Program to promote academic research has awarded 950 grants to foreign academics, but it upsets Ecuadorian professors

Feb 9, 2016 | 0 comments

A government program intended to promote academic research and innovation in higher education has awarded 950 grants to foreign researches who work full-time in the Ecuador for two to 12 months.

Senescyt Secretary René Ramírez

Senescyt Secretary René Ramírez

The Prometheus program, started in 2010, has so far produced 935 projects and and 285 published articles, according to Susana Toro, who coordinates the program for the Ministry of Higher Education Science, Technology and Innovation (Senescyt). She says that 100 of the research grants have been awarded to Ecuadorian scientists and researchers but the majority go to foreigners.

To date, award-winners come from 48 countries.

One of the major attractions for foreigners are the program’s economic incentives, which include a monthly allowance of between $4,320 and $6,000. Additional money is allocated for assistants, equipment and travel. Since 2010, the government has spent $27 million on Prometheus and another $20 million is budgeted for 2015.

The objective of the program, says Senescyt Secretary René Ramírez, is to help develop research talent that is currently lacking in Ecuador. “More than 75% of the Promethean projects are being carried out in conjunction with our universities and technical schools. Our goal is to offset the inadequacy of specialized talent in the country by providing training from the best researchers in the world,” he says.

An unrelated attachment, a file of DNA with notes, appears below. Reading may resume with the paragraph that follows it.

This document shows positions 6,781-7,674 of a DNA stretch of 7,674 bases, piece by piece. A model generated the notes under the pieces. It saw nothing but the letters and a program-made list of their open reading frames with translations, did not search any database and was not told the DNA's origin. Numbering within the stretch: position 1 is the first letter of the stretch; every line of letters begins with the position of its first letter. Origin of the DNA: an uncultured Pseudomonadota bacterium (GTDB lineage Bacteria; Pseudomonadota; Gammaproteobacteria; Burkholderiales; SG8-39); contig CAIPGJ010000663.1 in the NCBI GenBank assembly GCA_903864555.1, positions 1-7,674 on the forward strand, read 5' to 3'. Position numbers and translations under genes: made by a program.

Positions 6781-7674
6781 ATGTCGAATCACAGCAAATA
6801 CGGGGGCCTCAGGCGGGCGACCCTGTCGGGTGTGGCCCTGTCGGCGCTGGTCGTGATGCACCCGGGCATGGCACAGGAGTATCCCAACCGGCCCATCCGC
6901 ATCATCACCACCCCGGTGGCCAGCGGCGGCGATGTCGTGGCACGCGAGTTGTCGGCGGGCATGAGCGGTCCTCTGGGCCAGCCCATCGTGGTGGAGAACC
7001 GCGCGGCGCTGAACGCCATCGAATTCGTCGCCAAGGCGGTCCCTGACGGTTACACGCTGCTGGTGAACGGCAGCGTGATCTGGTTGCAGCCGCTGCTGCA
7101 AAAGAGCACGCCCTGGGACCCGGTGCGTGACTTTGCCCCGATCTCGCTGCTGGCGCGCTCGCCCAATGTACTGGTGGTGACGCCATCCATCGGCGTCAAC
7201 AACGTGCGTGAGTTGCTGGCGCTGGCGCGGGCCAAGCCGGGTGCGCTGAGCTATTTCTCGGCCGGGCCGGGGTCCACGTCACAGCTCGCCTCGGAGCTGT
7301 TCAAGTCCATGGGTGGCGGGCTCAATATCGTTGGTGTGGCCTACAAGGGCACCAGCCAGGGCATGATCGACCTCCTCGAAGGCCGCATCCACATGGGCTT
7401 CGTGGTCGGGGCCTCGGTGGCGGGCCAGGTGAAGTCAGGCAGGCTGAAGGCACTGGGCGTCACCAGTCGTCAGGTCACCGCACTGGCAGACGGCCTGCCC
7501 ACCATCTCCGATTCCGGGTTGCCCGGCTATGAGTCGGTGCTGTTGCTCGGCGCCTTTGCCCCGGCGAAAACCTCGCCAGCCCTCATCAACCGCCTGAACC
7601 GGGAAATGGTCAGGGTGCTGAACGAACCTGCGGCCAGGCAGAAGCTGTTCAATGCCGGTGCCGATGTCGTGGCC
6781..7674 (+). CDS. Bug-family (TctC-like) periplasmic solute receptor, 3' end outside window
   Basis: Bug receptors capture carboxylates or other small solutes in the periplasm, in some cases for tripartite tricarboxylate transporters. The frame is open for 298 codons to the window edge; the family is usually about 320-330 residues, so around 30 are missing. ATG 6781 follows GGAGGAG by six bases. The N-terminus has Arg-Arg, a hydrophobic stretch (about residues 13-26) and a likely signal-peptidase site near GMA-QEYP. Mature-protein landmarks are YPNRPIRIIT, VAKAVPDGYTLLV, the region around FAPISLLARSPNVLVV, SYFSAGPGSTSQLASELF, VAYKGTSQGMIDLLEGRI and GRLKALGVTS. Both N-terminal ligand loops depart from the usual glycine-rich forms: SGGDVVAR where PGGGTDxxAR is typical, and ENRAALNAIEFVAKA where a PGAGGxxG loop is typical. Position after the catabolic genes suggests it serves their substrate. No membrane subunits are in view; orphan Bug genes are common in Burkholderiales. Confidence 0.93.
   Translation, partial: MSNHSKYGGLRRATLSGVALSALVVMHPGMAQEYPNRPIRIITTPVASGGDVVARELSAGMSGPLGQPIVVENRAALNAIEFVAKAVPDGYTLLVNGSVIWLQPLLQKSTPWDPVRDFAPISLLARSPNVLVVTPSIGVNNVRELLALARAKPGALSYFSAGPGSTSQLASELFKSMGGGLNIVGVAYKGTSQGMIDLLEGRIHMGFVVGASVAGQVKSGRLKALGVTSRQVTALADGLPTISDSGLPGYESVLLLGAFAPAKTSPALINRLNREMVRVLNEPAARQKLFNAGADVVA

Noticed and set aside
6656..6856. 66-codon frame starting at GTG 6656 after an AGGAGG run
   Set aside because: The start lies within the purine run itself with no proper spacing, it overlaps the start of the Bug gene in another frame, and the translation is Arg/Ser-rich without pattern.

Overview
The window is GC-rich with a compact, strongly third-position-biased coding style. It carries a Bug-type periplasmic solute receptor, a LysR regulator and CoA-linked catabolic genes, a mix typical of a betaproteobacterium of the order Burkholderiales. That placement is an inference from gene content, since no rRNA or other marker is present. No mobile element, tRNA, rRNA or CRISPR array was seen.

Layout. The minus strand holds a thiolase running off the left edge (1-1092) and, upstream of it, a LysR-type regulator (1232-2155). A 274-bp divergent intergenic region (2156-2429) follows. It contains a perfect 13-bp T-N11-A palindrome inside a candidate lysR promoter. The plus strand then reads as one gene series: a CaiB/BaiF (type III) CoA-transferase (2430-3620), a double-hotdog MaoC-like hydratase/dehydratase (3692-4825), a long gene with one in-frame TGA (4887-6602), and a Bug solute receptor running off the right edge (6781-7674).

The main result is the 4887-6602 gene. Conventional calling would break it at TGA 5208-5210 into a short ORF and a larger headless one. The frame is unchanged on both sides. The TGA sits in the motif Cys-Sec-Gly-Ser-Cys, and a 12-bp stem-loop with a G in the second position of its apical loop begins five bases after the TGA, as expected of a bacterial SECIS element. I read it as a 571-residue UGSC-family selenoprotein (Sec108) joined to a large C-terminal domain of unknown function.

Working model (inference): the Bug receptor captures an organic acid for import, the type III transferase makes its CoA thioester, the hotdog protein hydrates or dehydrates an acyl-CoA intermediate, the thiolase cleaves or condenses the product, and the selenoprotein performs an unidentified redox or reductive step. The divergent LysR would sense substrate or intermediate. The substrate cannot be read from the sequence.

An example of a successful Prometheus project, say Ramírez, was directed by Polish psychologist Mariusz Wotonciej to improve the educational climate to encourage youth entrepreneurship. He also developed plans to integrate students with mental disabilities into the educational system.

Wotonciej is currently writing a book that will provide guidance to educators working with entrepreneurial youth and disabled students.

Prometheus is not without its critics and many Ecuadorian university professors say that the money would be better spend improving the country’s public universities.

Arturo Villavicencio, professor at the Universidad Andina, is one of them. “The government brings teachers in at very high costs who are not familiar with our culture and systems,” he says. “Some of the foreigners are being paid $60,000 a year, which is an insult to Ecuadorian academic professionals.”

Toro replies that the costs are based on an international pay scale. “We are hiring the best researchers in the world and we cannot do this on an Ecuadorian pay scale,” she says. “By bringing them here, we are exposing our academics to international standards that we think will improve higher education in the country, and eventually raise salaries.”

President Rafael Correa, who received his graduate education in Belgium and the United States, has called Ecuador’s universities “mediocre” and said that they need to establish higher standards and bring in more faculty with graduate degrees and foreign teaching and research experience.

“I do not criticize our professors,” Correa says. “Many of them work very hard. The problem is that in many cases they are the products of an inferior education system and we must work to correct this.”

Correa adds that Prometheus is a first step in achieving this.


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